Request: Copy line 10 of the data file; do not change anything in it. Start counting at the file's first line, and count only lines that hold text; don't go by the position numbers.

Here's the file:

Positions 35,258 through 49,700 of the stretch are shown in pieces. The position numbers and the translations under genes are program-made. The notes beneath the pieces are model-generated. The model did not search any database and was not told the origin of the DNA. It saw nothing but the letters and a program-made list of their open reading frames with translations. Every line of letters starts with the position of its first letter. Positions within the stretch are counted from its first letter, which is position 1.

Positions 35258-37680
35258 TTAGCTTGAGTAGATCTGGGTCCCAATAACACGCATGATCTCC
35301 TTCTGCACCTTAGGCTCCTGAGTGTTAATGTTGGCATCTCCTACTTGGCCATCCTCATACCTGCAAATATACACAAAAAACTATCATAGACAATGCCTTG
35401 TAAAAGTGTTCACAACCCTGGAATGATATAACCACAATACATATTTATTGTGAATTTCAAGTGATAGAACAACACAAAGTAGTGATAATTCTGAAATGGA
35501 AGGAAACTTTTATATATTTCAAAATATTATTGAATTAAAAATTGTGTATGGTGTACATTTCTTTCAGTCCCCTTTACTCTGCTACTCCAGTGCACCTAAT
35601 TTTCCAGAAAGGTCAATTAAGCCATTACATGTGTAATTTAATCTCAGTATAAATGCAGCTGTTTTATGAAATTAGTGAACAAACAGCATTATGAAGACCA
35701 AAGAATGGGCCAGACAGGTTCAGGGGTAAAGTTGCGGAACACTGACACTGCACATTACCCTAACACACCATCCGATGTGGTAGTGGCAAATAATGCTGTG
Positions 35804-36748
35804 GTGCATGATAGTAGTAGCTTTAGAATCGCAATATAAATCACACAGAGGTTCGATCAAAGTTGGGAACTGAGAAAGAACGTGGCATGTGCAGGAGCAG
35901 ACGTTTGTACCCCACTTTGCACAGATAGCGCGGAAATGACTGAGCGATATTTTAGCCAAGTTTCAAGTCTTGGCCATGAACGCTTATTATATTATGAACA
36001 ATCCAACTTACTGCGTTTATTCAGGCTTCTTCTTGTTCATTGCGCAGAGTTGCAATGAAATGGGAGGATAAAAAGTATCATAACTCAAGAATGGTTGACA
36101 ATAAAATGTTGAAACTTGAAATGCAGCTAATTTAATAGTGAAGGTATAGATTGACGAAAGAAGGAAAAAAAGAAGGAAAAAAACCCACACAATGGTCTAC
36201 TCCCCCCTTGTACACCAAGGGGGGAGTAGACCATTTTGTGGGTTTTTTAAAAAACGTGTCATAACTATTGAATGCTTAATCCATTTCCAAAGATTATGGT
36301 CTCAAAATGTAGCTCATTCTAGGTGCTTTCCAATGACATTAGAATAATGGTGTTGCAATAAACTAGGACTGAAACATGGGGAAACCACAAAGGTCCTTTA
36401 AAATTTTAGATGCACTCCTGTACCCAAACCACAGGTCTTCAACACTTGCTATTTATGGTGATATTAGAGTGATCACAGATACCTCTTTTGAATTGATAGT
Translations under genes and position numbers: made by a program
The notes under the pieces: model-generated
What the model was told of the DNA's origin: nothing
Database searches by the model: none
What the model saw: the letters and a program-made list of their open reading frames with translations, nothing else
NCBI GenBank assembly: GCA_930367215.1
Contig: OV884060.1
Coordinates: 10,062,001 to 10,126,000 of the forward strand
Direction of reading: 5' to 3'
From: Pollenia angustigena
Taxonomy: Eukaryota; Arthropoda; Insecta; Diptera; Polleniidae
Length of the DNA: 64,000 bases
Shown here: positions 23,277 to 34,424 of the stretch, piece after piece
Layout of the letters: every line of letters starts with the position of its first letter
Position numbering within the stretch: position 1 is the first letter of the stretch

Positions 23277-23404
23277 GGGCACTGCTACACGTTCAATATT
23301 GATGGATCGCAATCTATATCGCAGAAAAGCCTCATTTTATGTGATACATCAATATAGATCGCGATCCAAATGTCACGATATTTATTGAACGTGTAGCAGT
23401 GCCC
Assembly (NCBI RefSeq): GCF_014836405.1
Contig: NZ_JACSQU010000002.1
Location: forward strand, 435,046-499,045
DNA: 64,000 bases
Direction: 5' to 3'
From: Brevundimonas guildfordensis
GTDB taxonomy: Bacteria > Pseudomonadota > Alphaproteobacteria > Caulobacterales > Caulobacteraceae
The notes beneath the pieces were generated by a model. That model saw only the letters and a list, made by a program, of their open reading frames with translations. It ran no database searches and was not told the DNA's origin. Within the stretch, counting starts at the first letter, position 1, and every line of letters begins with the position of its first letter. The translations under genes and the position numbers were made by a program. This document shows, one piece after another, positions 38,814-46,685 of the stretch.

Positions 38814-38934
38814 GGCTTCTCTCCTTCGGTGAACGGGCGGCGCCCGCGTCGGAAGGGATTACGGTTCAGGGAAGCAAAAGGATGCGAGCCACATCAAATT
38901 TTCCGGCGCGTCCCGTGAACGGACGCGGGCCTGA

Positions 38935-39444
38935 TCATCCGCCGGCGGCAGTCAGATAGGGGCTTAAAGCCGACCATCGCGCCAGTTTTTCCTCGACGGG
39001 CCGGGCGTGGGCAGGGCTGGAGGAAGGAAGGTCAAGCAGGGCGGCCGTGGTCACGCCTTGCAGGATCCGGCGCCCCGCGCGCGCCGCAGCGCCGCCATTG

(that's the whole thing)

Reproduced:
35804 GTGCATGATAGTAGTAGCTTTAGAATCGCAATATAAATCACACAGAGGTTCGATCAAAGTTGGGAACTGAGAAAGAACGTGGCATGTGCAGGAGCAG